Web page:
Beer Hunting: The Satisfying Singularity of Fremont Summer Ale

The summer ale, which clocks in at 5.2 percent ABV and tastes like a tangerine had a three-way with a ray of light and a babbling brook, returns to your favorite bar.

When the sun starts shining and the misty gray feeling we’ve had for the past six months starts to dissipate, sophisticated Seattle beer drinkers know to look for one thing: the bright-orange tap handle. Here’s how it will go down: You’ll walk in, hear the buzz of people talking all around you, a favorite song playing overhead, and then you’ll see it like a beacon in a storm: Fremont Summer Ale!

The seasonal favorite is back, in cans, bottles, and kegs. The summer ale, which clocks in at 5.2 percent ABV and tastes like a tangerine had a three-way with a ray of light and a babbling brook, is a simple beer, says Fremont Brewing founder Matt Lincecum, but it’s also complex and complicated.

The beer, available in Washington, Oregon, and Idaho, comprises just four ingredients: water, grain, yeast, and Amarillo hops. And it is this nakedness, if you will, that creates its crisp, clean taste. It also presents a challenge as brewers attempt to maintain perfection. “When you have beers where you’re blending three or four hops, you can blend for more consistent flavors, but when you’re just working with one hop, you have to be really precise,” Lincecum says. “If it’s not harvested right or the weather conditions were too hot or too dry, it will affect the beer. So every year, it’s honestly a little bit different—which is why, as brewers, we think it’s such a fun beer.”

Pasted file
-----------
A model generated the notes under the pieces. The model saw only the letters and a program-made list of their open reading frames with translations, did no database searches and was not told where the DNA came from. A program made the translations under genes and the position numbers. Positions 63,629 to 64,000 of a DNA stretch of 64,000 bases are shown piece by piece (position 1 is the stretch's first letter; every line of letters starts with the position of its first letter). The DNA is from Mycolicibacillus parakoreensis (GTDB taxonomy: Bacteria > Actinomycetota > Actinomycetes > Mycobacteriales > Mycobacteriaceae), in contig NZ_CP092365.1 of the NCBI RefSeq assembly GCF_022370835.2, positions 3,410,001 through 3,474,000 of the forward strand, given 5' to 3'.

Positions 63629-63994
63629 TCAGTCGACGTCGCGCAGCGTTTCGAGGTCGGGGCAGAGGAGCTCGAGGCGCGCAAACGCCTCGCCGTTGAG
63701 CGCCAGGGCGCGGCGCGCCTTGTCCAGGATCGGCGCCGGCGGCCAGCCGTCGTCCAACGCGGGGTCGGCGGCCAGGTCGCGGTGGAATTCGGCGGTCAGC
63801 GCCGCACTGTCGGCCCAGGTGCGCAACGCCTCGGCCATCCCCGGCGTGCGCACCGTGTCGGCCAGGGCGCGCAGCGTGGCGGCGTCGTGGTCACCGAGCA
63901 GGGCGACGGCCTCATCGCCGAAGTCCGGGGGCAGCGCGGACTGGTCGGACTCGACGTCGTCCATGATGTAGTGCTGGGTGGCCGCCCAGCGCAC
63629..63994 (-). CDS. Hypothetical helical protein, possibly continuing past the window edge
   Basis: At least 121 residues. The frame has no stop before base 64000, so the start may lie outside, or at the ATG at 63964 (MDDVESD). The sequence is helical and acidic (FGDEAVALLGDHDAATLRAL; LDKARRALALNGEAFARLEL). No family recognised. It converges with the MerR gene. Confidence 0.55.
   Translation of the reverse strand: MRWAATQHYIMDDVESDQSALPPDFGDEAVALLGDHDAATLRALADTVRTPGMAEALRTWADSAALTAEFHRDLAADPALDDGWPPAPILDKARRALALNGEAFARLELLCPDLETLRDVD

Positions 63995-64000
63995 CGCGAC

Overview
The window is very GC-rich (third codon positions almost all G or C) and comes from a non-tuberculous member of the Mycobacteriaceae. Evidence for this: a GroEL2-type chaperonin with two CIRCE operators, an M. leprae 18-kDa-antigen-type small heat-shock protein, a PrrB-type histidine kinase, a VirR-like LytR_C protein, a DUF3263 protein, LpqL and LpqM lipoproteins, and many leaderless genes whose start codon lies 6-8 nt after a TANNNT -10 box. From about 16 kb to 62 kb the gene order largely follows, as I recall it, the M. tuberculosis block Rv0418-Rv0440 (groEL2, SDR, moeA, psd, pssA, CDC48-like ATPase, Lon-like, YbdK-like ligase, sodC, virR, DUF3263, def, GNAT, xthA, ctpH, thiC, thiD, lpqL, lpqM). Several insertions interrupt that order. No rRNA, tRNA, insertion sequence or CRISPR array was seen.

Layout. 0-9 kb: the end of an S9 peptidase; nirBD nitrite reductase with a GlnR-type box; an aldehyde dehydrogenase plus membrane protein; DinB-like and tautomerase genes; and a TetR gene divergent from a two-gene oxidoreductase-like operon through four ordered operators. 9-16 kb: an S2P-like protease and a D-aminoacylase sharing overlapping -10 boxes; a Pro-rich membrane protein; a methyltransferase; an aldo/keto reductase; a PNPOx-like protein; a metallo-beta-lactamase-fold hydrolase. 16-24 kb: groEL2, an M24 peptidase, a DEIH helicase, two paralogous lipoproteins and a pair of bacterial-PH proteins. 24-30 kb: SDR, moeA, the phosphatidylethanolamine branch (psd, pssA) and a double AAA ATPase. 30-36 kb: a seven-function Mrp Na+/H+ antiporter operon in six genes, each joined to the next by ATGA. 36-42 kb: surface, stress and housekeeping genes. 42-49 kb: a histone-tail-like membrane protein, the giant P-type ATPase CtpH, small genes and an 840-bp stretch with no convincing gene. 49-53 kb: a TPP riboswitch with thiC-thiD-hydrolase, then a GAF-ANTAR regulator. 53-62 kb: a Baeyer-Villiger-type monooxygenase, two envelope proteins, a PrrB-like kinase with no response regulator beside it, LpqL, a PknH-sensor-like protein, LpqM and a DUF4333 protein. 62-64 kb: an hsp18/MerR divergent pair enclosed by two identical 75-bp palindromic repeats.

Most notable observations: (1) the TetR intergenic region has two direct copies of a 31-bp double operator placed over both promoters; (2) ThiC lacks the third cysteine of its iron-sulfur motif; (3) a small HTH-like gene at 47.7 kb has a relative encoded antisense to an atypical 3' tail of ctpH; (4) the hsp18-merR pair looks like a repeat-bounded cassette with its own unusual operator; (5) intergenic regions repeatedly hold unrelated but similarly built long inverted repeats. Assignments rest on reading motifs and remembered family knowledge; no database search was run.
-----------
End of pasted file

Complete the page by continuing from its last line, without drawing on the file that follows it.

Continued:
Lincecum adds that he and the Fremont brewers have established close relationships with the growers of their Amarillo hops, and it’s that trust that aids the high quality as well as the popularity of the golden-colored ale. “It sells really crazy well,” Lincecum chuckles. But why? “For me as a beer drinker, I think it hits that really sweet spot: It’s refreshing and engaging.”

The summer ale has been a staple at the brewery since 2010. It was one of the first seasonals, along with their Abominable Winter Ale, that Fremont Brewing attempted after selling its first keg in 2009. And it only seems to be growing in popularity, with orange cans and bottles popping up all over. The beer will be available throughout the summer—until about August 31, Fremont says. Then production will stop and months will have to pass until you can seek out the bright-orange tap handle again.

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